The men then ran into his car and grabbed a bag that had Prudent's personal effects, but not the cash.
The occupants in the car following Prudent then got into a brief shootout with the suspects.
Police said they were able to recover the money.
Relatives at the crime scene described Prudent as a non-confrontational and fun-loving person.
Rolle said officers acting on information picked up the 19-year-old of Cowpen Road on San Salvador sometime on Friday. He was transported to New Providence and turned over to CDU for questioning.
According to Rolle, officers from the Flying Squad, acting on intelligence, went to Taylor Street around 1 a.m. yesterday and arrested the 29-year-old man.
The 19-yr-old is expected to be charged in connection with Prudent's murder today.
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September 08, 2014
A senior policeman says that providing anonymity to witnesses in qualifying offenses has given people the confidence to assist in investigations.
Assistant Commissioner Anthony Ferguson told The Nassau Guardian yesterday, "If you look at the matters before the courts, persons are making themselves available. Anonymity has given people the confidence to come forward."
The Witness Anonymity Act, which came into force in November 2011, allows investigators and prosecutors to shield the identities of witnesses at the investigative stage up to the trial.
While defending the drastic law during debate in the House of Assembly, former Prime Minister Hubert Ingraham referred to the murder of Robbie Rolle, who was shot multiple times during a home invasion on October 18, 2011.
Police suspect that the gunmen were in search of a witness to a murder earlier that year
He said, "It is my information that they tried to kill him before. This is the second attempt to kill this man, and they killed the wrong man".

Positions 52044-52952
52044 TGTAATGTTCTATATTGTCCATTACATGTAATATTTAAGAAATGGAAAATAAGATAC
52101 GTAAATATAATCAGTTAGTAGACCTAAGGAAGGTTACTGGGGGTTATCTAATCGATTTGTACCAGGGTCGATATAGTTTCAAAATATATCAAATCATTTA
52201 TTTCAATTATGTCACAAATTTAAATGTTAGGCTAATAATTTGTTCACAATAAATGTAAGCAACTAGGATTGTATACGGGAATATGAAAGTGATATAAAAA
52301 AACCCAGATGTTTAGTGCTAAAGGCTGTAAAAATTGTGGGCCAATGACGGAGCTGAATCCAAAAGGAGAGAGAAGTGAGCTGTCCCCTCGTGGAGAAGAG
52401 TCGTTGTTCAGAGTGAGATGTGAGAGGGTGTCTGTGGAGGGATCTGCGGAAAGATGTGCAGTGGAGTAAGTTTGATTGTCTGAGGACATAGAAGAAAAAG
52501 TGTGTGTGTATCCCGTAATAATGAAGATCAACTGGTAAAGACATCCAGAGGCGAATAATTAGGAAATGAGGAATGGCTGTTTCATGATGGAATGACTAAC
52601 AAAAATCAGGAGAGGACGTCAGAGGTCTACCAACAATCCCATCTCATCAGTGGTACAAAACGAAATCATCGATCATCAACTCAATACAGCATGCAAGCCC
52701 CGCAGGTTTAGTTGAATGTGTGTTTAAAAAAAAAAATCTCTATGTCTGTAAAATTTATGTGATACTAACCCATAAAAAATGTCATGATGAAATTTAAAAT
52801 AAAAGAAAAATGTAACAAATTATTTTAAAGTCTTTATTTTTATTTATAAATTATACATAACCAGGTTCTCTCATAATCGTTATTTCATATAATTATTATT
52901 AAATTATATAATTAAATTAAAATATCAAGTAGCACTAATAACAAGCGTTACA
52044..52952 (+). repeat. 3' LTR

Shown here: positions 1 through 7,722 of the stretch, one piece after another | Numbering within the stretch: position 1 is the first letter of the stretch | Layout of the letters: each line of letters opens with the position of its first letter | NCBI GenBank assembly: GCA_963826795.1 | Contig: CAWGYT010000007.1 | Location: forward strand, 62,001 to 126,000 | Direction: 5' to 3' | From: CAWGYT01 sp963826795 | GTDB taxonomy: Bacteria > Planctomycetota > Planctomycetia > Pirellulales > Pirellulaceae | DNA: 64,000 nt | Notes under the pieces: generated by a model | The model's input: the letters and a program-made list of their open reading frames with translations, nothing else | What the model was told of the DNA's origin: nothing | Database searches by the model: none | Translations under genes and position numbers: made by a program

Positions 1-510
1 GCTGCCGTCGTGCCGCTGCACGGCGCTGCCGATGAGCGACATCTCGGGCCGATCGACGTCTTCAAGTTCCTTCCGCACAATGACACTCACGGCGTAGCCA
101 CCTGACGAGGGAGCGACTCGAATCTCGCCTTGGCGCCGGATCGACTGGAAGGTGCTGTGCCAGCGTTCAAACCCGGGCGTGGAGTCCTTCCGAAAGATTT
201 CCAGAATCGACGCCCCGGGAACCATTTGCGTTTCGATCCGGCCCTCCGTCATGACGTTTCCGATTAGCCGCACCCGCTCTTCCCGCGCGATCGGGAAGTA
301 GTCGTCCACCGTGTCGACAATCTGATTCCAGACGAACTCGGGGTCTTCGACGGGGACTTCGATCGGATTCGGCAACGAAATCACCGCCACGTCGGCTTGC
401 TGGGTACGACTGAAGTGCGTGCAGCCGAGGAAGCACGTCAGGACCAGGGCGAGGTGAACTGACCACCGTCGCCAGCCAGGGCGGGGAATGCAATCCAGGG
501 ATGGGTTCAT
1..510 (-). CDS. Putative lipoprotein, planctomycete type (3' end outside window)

Prosecutors can apply for anonymity orders in cases such as murder, manslaughter, rape, robbery while armed with a firearm, dangerous drugs, terrorist acts and trafficking in persons.
Anonymous witnesses testified in the recent murder trial of alleged leader of the East Street based Border Boys gang, Tony Smith, last month.
The witnesses testified from an undisclosed location via videolink and used false names. Their faces were obscured by an opaque screen and their voices were altered mechanically.
A jury acquitted Smith of the charges.
An armed robbery case against Valentino Bastian and Charles Pandy collapsed last year after the alleged victim refused to appear because a judge refused a request for him to testify via videolink.
The witness believed that the defendants were members of the One Order gang.
Justice Vera Watkins ruled,
"The court has no information on the article of association or purpose of this organization. There is no information with respect to the activities of the organization. There is no basis for the court to arrive at any decisions with respect to this organization. It follows, therefore, that the court cannot find 'John Doe' is a vulnerable person, as contemplated by the schedule merely because 'John Doe' believes that the accused men are members of the notorious 'One Order' gang."
In 2012, Keith Bell, the minister of state for national security, told the Senate that 25 witnesses have been killed in the past five years.
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September 08, 2014
Prime Minister Perry Gladstone Christie really needs to come clean and tell the Bahamian people what is really going on with the Bahamas Agriculture and Marine Science Institute (BAMSI) in Andros. The leader of the opposition, Dr. Hubert Minnis has caught him off guard again and he needs to step up now.
For a politician who lacks acumen according the critics, Minnis is besting Christie at every turn.
He checked him on the referendum legislation. He has asked questions about value-added tax (VAT) that this administration can't seem to find answers for, and now BAMSI is being exposed as a $27 million waste of tax payers' money.
He has the PM ducking; the chairman of the PLP is fumbling for an explanation. The president of BAMSI, Godfrey Eneas, is lost for words, and Dr. Ian Strachan of COB is being set up as the fall guy on the opening of BAMSI and how it is being structured.